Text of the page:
The Falcon and the Winter Soldier has been a fascinating show to watch over the past few weeks. From the US government’s insistence on needing a new Captain America to racial profiling. But beyond that, a case of payment and Sam’s financial shamble has caused fans to question if heroes deserve to be paid, also who pays them?
Before the pandemic rained on everyone’s plans, The Falcon and the Winter Soldier was supposed to be the first MCU series, but it was not to be. Spider-Man: Far From Home showed a changed world but there was so much left to explore, and Captain’s closest friends were supposed to take us through that world.
Instead, we got WandaVision which was centered in a single town as Wanda lost grip on reality. There was some mention of the blip but the new world was still far from our vision. That is where The Falcon and the Winter Soldier is coming in to fill the void and show changed earth. But beyond filling the void the show is also raising some questions about free heroism.
Sam Wilson/Falcon is Nearly Broke, But He is a Superhero!
Rich people can have rich hobbies, Richard Bronson and Elon Musk can invest in their own space program, but for the middle class and poor people finding a good-paying job is hard. So, here we are in the MCU, Tony Stark, a billionaire, made himself a mechanical suit, just because while Same Wilson was fighting in wars he did not start, for pay that was not enough to sustain a family.
But meeting Captain America in the second Cap movie would’ve been a change in that, right? Well, no, by the end of that movie Captain and Sam were on the run trying to find Bucky. SHIELD was gone, so Captain was unemployed and Sam was already out of the military so no joy there either.
Then all of them came together to fight Ultron with the end of the movie showing an Avengers institute. So, maybe all the heroes were getting housing and some allowance but no salary. As Sam explained in The Falcon and the Winter Soldier, “it didn’t work like that,” to a banker who loved the hero but could not trust him with money.
Then came the Civil War with most of the heroes supporting Captain getting thrown in prison. Well, Steve did manage to free them but for two years they were ducking and running from authorities hell-bent on making them an extended arm of the government. So, the living quarters and luxury Avengers institute offered were gone and again the barely employed heroes were unemployed.
Avengers: Endgame took the whole thing to another level when Sam and half of the world population were blipped out of existence. So, there he was, Sam Wilson, a soldier who fought in Afghanistan, the Falcon who fought alongside Captain America, there he was, broke, after coming back alive and into a life where his sister cannot even afford to keep the family business alive.
Also Read: Wyatt Russell’s First-Ever Audition was for Captain America: The First Avenger!
This brought the question to everyone’s mind, do heroes deserve to be paid? If yes, who pays them and how can the wall of conscience and being an employee serving the employer comes in? Does the hero have to do what the employer tells them to do? That is why a payment system would not work in a group like Avengers.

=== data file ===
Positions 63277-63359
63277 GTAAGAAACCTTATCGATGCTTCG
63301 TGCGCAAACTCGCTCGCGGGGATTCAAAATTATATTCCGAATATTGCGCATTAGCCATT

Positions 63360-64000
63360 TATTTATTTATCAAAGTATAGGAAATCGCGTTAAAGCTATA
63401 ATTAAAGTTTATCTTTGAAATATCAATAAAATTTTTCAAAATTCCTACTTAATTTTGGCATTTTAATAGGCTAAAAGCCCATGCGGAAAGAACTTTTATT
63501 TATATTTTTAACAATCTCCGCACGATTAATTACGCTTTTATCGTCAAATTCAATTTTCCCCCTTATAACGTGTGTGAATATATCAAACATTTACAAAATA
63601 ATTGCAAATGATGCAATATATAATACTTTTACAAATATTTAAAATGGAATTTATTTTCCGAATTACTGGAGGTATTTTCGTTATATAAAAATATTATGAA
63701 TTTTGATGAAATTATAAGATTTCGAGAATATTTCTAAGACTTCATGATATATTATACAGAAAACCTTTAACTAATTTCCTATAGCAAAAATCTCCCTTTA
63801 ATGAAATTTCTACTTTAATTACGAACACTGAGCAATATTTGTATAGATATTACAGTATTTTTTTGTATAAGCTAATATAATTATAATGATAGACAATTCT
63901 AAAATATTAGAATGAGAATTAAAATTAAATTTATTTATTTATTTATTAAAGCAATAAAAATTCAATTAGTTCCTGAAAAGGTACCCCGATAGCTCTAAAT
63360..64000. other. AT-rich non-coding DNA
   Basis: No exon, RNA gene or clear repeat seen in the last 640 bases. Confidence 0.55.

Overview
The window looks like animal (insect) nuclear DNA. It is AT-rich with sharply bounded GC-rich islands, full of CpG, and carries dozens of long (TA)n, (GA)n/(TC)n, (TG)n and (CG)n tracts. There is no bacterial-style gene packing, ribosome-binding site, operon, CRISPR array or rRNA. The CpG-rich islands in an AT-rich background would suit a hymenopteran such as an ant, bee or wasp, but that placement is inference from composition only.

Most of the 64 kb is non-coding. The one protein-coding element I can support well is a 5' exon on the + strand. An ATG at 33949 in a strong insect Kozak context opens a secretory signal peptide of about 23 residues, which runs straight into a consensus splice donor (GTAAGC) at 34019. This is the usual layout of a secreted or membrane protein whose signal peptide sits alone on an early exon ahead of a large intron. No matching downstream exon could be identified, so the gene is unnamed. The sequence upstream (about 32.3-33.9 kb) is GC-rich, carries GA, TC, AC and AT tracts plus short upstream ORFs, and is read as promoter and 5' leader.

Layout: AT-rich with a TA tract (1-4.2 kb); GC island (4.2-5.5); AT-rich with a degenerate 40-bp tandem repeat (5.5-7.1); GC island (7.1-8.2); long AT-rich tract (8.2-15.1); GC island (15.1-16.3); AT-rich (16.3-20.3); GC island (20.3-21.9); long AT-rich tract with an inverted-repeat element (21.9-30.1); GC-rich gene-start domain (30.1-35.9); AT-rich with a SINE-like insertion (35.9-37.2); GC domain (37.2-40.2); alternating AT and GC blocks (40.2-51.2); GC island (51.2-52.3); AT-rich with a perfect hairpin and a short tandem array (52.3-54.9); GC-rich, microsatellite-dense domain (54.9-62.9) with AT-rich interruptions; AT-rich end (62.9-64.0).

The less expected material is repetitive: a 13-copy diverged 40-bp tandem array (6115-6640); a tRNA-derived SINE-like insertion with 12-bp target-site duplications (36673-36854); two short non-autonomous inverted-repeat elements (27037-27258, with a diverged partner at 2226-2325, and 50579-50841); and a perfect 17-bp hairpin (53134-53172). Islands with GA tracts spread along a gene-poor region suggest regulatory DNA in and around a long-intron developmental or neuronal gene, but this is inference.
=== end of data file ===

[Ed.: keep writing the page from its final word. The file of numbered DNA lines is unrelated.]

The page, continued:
If they are government employees that means the government controls the Avengers. If Stark pays them, then the group dynamic is not that of friends and brothers, instead, it is an official one. Being a hero is like community service, you do it because you want to or a judge forced you to do, making money and community service barely go hand in hand.
Barack Obama was a community organizer, after graduating from law school, the future president of the US was living in an attic-type room with his girlfriend Michelle, in her parent’s home. That is what serving a community entails, a lot of hard work, a lot of pat on the back for endearing work, but at the end of the day, you are still broke.
And for those people who were shocked that Stark did not pay the group, just imagine for a second, the friend you go out drinking with, he starts paying you for certain work, are you guys still friends while you are out on a work-related call? That is the dilemma the heroes would have faced had Stark paid them all or they accepted payment from SHIELD or the US government.
Just look at Hawkeye and Black Widow before they became Avengers, they were paid for their skill, and their allegiance laid with people that paid them. So, giving money for being a superhero does not seem like a good idea. The Boys is a great example of what happens when the profit motive is the only reason you became a hero.
So, in the end, I just want to say, it was the right decision by Stark to not pay anyone. Sam’s finances are all over the place but if you asked him why he became The Falcon, money would not even come into the conversation. The pragmatist in all of us wants to see the heroes get paid but then they would not be heroes anymore, mercenaries seem a more apt description.
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